Because he found that he was “unable to conclude, on the basis of the language of the Administrative Order alone that the disgorgement is specifically linked to the improperly acquired funds,” he rejected the insurers’ argument that they were entitled to dismissal.
The December 13 Appellate Decision
A December 13, 2011 opinion written by Justice Richard Andrias of the N.Y. Supreme Court, Appellate Division, First Department, reversed the lower court’s holding, granted the motions to dismiss and directed the entry of judgment in favor of the insurers. Contrary to Justice Ramos, the appellate court concluded that the sequence of events and allegations “read as a whole” are:
not reasonably susceptible to any interpretation other than that Bear Stearns knowingly and intentionally facilitated illegal late trading for preferred customers, and that the relief provisions of the SEC Order required disgorgement of funds gained through that illegal activity.
The Court went on to state that “the fact that the SEC did not itemize how it reached the agreed upon disgorgement figure does not raise an issue as to whether the disgorgement payment was in fact compensatory.”
The Court further noted that in generating revenue of at least $16.9 million, “Bear Stearns knowingly and affirmatively facilitated an illegal scheme which generated hundreds of millions of dollars for collaborating parties and agreed to disgorge $160,000,000 in its offer of settlement.”
Given that the SEC Administrative Order expressly identified the $160 million portion of the settlement as a “disgorgement,” it was always going to be an uphill battle to establish that the amount was not a disgorgement. The company argued essentially that the amount was not a disgorgement because the payment did not correspond to any specific pecuniary benefit that Bear Stearns received. The company argued in paying the amount it was not so much disgorging anything so much as it was paying damages. Justice Ramos concluded that the Administrative Order was not factual conclusive and that there was enough of an issue that dismissal was not appropriate.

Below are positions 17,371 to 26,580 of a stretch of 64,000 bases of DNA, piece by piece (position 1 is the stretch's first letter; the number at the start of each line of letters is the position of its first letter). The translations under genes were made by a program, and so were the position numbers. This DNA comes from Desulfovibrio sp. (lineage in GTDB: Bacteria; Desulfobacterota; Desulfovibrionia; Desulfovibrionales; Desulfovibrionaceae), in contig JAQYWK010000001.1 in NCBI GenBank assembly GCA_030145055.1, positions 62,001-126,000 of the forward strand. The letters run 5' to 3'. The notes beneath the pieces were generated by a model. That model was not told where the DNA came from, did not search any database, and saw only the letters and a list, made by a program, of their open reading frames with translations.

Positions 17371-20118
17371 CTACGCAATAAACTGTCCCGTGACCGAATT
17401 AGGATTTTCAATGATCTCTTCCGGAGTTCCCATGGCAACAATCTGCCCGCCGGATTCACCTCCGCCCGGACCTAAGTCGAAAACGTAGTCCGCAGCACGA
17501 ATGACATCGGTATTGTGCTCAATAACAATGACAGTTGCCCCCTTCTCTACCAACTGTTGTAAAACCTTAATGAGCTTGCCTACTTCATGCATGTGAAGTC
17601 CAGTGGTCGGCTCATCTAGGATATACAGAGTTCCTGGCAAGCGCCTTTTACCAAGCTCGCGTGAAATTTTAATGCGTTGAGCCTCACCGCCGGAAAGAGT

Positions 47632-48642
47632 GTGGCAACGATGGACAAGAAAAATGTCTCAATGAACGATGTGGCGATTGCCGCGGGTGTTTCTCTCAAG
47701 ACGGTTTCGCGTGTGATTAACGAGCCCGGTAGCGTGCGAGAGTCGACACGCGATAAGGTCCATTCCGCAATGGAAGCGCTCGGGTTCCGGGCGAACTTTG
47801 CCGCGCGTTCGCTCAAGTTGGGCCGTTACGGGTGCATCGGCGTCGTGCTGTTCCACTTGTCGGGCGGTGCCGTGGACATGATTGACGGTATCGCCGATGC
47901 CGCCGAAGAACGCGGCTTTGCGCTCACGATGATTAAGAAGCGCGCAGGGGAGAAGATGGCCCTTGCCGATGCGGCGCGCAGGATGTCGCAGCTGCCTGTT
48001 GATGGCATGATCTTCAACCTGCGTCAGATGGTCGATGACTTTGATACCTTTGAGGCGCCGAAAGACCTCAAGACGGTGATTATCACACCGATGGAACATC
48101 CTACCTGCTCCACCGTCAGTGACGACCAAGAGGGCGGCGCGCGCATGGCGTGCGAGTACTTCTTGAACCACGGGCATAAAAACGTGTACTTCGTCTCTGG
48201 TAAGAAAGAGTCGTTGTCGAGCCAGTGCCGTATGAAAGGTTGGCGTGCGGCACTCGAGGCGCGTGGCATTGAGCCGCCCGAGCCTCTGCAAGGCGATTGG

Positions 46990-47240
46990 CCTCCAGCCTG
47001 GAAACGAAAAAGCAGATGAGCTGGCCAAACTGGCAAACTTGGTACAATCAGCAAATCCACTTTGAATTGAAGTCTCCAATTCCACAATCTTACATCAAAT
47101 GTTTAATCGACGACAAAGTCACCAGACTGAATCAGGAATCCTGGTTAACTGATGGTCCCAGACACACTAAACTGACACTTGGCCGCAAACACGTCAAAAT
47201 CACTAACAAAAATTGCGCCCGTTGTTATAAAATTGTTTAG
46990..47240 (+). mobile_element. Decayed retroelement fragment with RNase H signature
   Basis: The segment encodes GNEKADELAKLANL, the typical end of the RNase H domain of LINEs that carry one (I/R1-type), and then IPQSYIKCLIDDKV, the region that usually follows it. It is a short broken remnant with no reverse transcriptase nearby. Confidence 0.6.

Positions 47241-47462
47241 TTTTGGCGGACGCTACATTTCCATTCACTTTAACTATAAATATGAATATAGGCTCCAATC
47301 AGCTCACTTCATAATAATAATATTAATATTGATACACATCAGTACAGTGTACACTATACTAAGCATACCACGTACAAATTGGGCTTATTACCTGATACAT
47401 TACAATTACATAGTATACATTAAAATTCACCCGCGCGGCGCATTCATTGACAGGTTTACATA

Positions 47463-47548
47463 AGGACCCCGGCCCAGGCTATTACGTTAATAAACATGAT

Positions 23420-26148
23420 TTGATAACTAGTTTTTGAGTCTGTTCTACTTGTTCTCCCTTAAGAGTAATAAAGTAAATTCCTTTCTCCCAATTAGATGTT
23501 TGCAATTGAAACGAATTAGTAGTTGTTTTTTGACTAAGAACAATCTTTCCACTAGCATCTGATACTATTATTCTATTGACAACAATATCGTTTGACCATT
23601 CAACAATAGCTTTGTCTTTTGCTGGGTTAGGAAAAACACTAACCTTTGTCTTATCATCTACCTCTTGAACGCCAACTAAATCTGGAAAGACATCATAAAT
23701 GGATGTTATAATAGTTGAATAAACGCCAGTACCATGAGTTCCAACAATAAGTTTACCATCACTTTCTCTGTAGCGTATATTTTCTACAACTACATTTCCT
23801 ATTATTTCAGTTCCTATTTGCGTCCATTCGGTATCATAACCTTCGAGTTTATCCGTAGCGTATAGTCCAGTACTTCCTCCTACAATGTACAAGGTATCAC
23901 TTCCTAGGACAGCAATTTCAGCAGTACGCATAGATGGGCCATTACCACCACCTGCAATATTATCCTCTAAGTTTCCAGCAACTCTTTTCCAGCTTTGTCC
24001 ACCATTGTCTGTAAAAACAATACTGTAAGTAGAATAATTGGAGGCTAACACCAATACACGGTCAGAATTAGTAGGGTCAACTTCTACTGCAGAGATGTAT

The appellate court essentially concluded that the question was not so much whether Bear Stearns was disgorging an amount corresponding to its own specific pecuniary gain, but rather whether or not it was disgorging amounts that its “illegal scheme” had “generated.” In effect, it was enough to show that there was a benefit from the illegal conduct, whether or not person making the disgorgement directly received that benefit.
This case is fairly fact specific, but it still a useful and interesting decision because it reaffirms the basic principles around the insurability of disgorgements and because it illustrates the issues to be considered in determining whether or not a specific amount represents a disgorgement or not.
All of that said, the company may still seek to appeal this decision to the New York Court of Appeals and so there may yet be more to be heard in connection with this case.
Chris Dolmetch’s December 13, 2011 Bloomberg article discussing the opinion can be found here.
Advisen Management Liability Journal: Although I suspect that most readers of this blog have already seen it, if you have not yet had a chance, you will want to take a look at the inaugural issue of the Advisen Management Liability Journal, which can be found here. The publication is attractive and interesting and it clearly represents a welcome addition to help in the exchange of ideas in the D&O insurance industry. My congratulations to everyone at Advisen for this inaugural issue, particularly my good friend, Susanne Sclafane, the publication’s senior editor. I am sure everyone in the industry is looking forward to future editions of this publication.